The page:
The WISE Mission

Photo of WISE arriving at Vandenberg Air Force Base. Credit: NASA.

WISE, or the Wide-field Infrared Survey Explorer, is scheduled to blast into space in December aboard a United Launch Alliance Delta II rocket from NASA”s Space Launch Complex 2. Orbiting the Earth, WISE will scan the entire sky at infrared wavelengths to unveil all sorts of unseen cosmic treasures.

This infrared surveyor will pick up not only hundreds of thousands of new asteroids in our main asteroid belt, and hundreds of near-Earth objects, but will uncover the coldest stars, called brown dwarfs, perhaps even one closer to us than our closest known neighbor, Proxima Centauri, which is 4 light-years away. More distant finds will include nurseries of stars, swirling planet-building disks and the universe’s most luminous galaxies billions of light-years away.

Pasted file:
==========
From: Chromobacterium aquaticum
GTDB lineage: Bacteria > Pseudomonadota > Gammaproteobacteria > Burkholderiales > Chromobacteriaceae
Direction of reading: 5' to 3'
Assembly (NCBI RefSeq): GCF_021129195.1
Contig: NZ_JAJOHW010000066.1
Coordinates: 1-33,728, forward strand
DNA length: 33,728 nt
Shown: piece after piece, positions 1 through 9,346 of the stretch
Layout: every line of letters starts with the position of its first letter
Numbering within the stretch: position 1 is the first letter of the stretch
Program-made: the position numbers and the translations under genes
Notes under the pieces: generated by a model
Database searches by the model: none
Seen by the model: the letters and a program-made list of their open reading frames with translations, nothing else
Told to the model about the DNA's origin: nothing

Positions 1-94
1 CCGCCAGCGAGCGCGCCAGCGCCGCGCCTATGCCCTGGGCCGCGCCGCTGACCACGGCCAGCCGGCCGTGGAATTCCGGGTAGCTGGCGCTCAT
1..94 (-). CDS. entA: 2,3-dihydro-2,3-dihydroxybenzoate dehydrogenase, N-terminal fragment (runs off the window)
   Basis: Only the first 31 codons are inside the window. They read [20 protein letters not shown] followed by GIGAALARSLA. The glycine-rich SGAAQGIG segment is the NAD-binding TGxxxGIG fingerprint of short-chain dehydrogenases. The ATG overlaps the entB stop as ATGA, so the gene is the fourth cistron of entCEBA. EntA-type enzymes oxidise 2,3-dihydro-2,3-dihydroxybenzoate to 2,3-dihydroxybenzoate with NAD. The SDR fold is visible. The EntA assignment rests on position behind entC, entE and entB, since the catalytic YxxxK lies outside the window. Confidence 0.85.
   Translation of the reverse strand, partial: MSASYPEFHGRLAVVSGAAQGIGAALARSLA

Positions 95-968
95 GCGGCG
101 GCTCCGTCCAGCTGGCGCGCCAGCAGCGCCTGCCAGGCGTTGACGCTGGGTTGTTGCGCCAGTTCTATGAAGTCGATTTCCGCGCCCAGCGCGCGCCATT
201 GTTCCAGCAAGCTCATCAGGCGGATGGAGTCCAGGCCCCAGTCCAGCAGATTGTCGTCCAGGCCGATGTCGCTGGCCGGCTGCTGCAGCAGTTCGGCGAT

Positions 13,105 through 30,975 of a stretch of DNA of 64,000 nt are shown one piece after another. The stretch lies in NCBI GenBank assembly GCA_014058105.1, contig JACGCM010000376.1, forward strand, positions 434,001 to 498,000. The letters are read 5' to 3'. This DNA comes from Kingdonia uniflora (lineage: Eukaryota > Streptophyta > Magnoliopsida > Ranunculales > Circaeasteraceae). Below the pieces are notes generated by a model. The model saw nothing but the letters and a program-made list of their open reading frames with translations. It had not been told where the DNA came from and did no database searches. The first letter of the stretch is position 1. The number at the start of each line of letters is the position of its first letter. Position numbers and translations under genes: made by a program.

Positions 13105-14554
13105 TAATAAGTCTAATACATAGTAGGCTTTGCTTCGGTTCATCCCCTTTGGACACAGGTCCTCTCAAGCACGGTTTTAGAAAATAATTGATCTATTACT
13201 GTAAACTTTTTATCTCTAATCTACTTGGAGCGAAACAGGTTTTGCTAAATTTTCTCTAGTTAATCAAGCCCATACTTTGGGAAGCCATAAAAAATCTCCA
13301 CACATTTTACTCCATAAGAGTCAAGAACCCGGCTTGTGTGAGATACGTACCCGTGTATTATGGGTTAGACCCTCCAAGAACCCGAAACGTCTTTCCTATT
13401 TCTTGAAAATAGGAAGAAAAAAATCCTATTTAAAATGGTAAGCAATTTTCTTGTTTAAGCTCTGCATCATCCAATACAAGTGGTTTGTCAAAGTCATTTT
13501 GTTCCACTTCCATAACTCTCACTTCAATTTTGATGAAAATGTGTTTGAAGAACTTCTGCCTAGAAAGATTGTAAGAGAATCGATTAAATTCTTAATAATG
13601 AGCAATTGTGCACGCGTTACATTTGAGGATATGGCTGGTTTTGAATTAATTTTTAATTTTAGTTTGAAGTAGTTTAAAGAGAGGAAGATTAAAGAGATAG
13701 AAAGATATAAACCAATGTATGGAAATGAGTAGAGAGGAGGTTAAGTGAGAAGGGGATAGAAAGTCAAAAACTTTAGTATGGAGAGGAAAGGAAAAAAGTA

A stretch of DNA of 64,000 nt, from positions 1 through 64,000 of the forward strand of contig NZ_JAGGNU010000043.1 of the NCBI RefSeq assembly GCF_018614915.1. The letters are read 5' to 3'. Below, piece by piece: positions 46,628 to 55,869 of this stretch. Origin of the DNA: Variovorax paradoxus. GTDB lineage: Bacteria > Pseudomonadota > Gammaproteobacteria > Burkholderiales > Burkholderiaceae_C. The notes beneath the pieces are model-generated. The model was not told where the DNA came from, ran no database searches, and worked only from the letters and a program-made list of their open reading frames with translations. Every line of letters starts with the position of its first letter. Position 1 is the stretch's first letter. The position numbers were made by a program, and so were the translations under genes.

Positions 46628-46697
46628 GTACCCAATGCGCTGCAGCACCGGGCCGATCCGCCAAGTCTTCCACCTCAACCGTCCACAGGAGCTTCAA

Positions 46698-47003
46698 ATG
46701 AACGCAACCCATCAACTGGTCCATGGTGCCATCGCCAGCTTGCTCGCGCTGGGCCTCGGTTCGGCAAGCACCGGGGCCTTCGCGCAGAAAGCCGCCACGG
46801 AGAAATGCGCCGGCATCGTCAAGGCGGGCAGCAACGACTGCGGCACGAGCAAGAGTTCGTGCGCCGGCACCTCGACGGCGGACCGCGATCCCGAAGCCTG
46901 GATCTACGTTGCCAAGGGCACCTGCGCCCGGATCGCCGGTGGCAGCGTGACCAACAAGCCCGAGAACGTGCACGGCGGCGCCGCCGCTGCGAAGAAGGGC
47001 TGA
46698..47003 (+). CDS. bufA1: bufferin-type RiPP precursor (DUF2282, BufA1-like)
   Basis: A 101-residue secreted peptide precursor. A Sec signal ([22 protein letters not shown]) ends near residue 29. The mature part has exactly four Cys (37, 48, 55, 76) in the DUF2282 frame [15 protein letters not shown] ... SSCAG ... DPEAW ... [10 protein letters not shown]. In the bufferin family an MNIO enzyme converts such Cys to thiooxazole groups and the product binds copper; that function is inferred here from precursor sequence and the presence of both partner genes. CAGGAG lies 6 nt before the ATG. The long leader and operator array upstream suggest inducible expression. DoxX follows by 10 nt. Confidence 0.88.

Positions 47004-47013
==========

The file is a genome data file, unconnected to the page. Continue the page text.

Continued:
The data will help answer fundamental questions about how solar systems and galaxies form, and will provide the astronomical community with mountains of data to mine.

The mission will scan the sky from a sun-synchronous orbit, 500 kilometers (about 311 miles) above Earth. After a one-month checkout period, it will map the whole sky over a period of six months.

NASA’s Jet Propulsion Laboratory (JPL) manages the Wide-field Infrared Survey Explorer for NASA’s Science Mission Directorate. The science instrument was built by the Space Dynamics Laboratory, Logan, Utah, and the spacecraft was built by Ball Aerospace & Technologies Corp., Boulder, Colo. Science operations and data processing will take place at the Infrared Processing and Analysis Center at the California Institute of Technology in Pasadena. Caltech manages JPL for NASA.


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